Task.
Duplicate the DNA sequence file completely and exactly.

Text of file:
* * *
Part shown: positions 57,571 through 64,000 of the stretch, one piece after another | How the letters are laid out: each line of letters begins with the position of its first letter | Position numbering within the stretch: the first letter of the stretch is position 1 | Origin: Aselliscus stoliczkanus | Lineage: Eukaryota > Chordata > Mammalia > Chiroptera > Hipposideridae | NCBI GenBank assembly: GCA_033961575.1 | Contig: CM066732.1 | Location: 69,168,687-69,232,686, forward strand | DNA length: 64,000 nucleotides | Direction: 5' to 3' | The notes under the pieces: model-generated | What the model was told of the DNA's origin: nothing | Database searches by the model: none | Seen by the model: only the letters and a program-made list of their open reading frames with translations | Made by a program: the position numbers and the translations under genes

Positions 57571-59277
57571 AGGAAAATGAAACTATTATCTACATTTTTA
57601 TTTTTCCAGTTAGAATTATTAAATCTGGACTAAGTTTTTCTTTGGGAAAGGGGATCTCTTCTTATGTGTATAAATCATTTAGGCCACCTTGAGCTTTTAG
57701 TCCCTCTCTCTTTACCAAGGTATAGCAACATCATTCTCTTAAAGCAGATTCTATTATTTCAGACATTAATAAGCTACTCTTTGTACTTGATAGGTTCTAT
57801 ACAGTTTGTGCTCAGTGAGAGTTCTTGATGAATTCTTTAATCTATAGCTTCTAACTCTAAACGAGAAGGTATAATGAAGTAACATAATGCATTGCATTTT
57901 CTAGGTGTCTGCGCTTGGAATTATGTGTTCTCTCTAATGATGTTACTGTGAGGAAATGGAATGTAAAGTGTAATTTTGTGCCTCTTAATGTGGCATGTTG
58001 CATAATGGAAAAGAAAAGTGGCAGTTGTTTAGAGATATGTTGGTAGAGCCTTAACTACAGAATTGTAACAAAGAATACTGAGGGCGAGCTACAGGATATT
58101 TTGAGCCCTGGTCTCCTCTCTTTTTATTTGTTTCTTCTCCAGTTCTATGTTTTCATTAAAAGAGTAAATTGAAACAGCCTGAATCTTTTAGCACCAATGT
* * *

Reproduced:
Part shown: positions 57,571 through 64,000 of the stretch, one piece after another | How the letters are laid out: each line of letters begins with the position of its first letter | Position numbering within the stretch: the first letter of the stretch is position 1 | Origin: Aselliscus stoliczkanus | Lineage: Eukaryota > Chordata > Mammalia > Chiroptera > Hipposideridae | NCBI GenBank assembly: GCA_033961575.1 | Contig: CM066732.1 | Location: 69,168,687-69,232,686, forward strand | DNA length: 64,000 nucleotides | Direction: 5' to 3' | The notes under the pieces: model-generated | What the model was told of the DNA's origin: nothing | Database searches by the model: none | Seen by the model: only the letters and a program-made list of their open reading frames with translations | Made by a program: the position numbers and the translations under genes

Positions 57571-59277
57571 AGGAAAATGAAACTATTATCTACATTTTTA
57601 TTTTTCCAGTTAGAATTATTAAATCTGGACTAAGTTTTTCTTTGGGAAAGGGGATCTCTTCTTATGTGTATAAATCATTTAGGCCACCTTGAGCTTTTAG
57701 TCCCTCTCTCTTTACCAAGGTATAGCAACATCATTCTCTTAAAGCAGATTCTATTATTTCAGACATTAATAAGCTACTCTTTGTACTTGATAGGTTCTAT
57801 ACAGTTTGTGCTCAGTGAGAGTTCTTGATGAATTCTTTAATCTATAGCTTCTAACTCTAAACGAGAAGGTATAATGAAGTAACATAATGCATTGCATTTT
57901 CTAGGTGTCTGCGCTTGGAATTATGTGTTCTCTCTAATGATGTTACTGTGAGGAAATGGAATGTAAAGTGTAATTTTGTGCCTCTTAATGTGGCATGTTG
58001 CATAATGGAAAAGAAAAGTGGCAGTTGTTTAGAGATATGTTGGTAGAGCCTTAACTACAGAATTGTAACAAAGAATACTGAGGGCGAGCTACAGGATATT
58101 TTGAGCCCTGGTCTCCTCTCTTTTTATTTGTTTCTTCTCCAGTTCTATGTTTTCATTAAAAGAGTAAATTGAAACAGCCTGAATCTTTTAGCACCAATGT